It’s still OK to call this stuff fibre, says the UK’s advertising watchdog
via Flickr © brewbooks (CC BY-SA 2.0)
When the UK’s Advertising Standards Authority green flagged BT’s misleading broadband advertising in late 2014, we concluded that to do so they were either smoking some pretty powerful stuff over at ASA Towers (and could we have some?) or they were as bamboozled by the technology as they thought many of the potential customers would be. (see - Better and twisted? Most of BT's broadband customers think this stuff is fibre).
Now, having had three years to reflect, the ASA late last year decided that it was right all along! BT is apparently OK to keep calling its DSL offering Fibre Broadband, even though it’s just fast, short run DSL and even though the UK telco says it’s now embarking on the roll-out of ‘real’ fibre broadband. Confusing? Probably.
Enraged by the Advertising Standards Authority's decision, competitive fibre layer, CityFibre, says it’s going to take the ASA to court on the basis that its logic and conclusion was "fundamentally flawed".
Just to recap, in 2014 BT had decided, on firm marketing grounds, that it would be a jolly good idea to call its short range DSL service ‘Fibre Broadband’ because, well, customers would be more attracted to it that way. And anyway, customers didn’t need to worry about these fine technical distinctions. BT knew that they just wanted a speedy connection. And they were getting one.
Obviously, like a fart in a lift, this approach is wrong on so many levels and we thought it was probably just a matter of time before BT was forced to get its correcting fluid out.
We were wrong
The ASA released a helpful update on the controversy late last year.
“We have... been aware of evolving concerns about the advertising of ‘fibre’ broadband services. The term ‘fibre’ is currently used in advertising to describe both part-fibre and full-fibre broadband services. The UK Government’s Digital Strategy published earlier this year made clear its commitment to invest in full-fibre broadband infrastructure, which is likely to make those services available to significantly more people, and also made clear its view that the term ‘fibre’ should only be used to describe full-fibre broadband services. A debate in Parliament earlier this year saw those MPs who participated also expressing their concerns about the use of the term ‘fibre’ to describe part-fibre broadband services.”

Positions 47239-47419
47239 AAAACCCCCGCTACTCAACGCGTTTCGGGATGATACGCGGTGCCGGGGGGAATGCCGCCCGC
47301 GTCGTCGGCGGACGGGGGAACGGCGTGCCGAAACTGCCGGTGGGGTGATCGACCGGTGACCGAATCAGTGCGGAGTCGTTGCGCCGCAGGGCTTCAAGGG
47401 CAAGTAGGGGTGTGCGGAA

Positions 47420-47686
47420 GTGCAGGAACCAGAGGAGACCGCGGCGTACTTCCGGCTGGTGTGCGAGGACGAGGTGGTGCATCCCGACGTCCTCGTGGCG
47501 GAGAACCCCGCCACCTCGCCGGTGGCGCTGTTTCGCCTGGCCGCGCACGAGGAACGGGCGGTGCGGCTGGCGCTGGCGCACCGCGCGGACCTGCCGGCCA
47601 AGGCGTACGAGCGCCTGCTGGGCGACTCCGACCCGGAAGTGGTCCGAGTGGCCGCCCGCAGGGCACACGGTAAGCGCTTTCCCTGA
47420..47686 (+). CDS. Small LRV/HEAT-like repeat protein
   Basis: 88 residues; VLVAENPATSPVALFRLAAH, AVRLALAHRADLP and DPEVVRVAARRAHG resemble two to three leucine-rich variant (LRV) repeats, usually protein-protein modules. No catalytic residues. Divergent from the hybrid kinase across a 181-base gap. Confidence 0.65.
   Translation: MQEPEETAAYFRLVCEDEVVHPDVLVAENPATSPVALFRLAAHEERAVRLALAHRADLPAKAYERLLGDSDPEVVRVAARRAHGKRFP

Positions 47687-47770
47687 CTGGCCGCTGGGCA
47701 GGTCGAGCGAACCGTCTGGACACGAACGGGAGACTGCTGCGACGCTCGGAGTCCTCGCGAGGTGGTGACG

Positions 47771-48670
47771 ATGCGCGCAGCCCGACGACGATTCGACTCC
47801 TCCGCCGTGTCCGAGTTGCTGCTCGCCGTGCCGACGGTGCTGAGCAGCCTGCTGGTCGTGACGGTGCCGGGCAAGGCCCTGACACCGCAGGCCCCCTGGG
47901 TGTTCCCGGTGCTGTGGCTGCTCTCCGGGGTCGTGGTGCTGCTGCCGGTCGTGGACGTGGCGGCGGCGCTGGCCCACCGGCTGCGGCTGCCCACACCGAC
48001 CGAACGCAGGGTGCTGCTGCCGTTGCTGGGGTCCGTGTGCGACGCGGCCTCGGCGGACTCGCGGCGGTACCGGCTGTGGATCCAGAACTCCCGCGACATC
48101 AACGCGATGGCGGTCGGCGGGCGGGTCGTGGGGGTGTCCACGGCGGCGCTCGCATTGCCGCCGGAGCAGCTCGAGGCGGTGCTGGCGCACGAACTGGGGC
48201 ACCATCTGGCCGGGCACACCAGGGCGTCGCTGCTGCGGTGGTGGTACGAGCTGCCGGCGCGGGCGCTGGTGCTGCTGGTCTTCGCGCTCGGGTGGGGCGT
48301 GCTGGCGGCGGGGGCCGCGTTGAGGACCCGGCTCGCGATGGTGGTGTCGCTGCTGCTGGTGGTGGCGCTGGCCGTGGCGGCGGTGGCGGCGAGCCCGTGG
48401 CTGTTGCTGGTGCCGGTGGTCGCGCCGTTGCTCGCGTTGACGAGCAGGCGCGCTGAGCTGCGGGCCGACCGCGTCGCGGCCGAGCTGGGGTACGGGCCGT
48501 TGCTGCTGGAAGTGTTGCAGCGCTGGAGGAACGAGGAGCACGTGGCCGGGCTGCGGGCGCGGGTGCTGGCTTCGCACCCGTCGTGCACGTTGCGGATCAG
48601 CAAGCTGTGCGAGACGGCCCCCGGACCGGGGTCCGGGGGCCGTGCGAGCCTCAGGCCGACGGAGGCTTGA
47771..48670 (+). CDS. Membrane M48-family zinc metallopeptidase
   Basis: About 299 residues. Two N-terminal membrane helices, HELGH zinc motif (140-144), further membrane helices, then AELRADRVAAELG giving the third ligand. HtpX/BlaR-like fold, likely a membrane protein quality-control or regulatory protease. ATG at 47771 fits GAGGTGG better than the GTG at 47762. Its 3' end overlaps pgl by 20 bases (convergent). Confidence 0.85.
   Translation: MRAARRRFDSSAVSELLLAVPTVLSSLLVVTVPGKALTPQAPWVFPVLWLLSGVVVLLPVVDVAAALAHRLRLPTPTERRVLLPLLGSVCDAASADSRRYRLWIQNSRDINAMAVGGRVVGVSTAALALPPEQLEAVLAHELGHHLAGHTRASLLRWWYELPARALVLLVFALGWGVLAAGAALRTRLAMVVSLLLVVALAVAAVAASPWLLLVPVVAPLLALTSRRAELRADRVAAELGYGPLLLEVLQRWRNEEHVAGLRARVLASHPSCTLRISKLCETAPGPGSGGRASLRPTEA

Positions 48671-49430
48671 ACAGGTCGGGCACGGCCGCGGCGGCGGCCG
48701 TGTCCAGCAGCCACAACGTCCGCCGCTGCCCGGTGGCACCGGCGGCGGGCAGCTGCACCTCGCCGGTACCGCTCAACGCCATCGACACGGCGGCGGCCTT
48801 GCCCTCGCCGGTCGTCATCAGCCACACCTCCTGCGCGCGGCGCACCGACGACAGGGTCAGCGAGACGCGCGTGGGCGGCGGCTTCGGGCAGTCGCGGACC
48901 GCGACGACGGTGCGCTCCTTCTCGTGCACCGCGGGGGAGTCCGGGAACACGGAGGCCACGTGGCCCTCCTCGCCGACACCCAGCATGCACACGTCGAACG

But rather than do an ‘about-face, mea culpa, sorry Guv’ and tell BT to end the practice, the ASA - obviously attached to its initial decision - decided it would do some outreach and ask consumers, technology types and broadband providers what they thought about the issue. It then decided to commission some research on consumers to see if they could be induced to say something along the lines of “I don’t give a monkey’s what it’s called.” Apparently they obliged.
The upshot was that the ASA decided that it was right all along and issued the following condensed version of its reasoning.
- The term “fibre” is not one of the priorities identified by consumers when choosing a broadband package; it is not a key differentiator.
- The word “fibre” is not spontaneously identified within ads – it is not noticed by consumers and does not act as a trigger for taking further action. It is seen as one of many generic buzzwords to describe modern, fast broadband.
- Once educated about the meaning of fibre, participants do not believe they would change their previous purchasing decision; they do not think that the word ‘fibre’.
To which we say: “claptrap”. If the phrase was so ineffectual why would BT bother pushing it? Telling a straight lie in marketing is simply wrong with a capital ‘R’ (see how annoying it is? I’ll bet all you other pendants out there are itching to let rip).
But most of all, we think an outright lie is not something that needs to be pondered or researched. It’s just one more little bit of misleading information (is ‘fraud’ too strong a word?) in an industry already awash with hype and misdirection and, as such, it should be sternly corrected.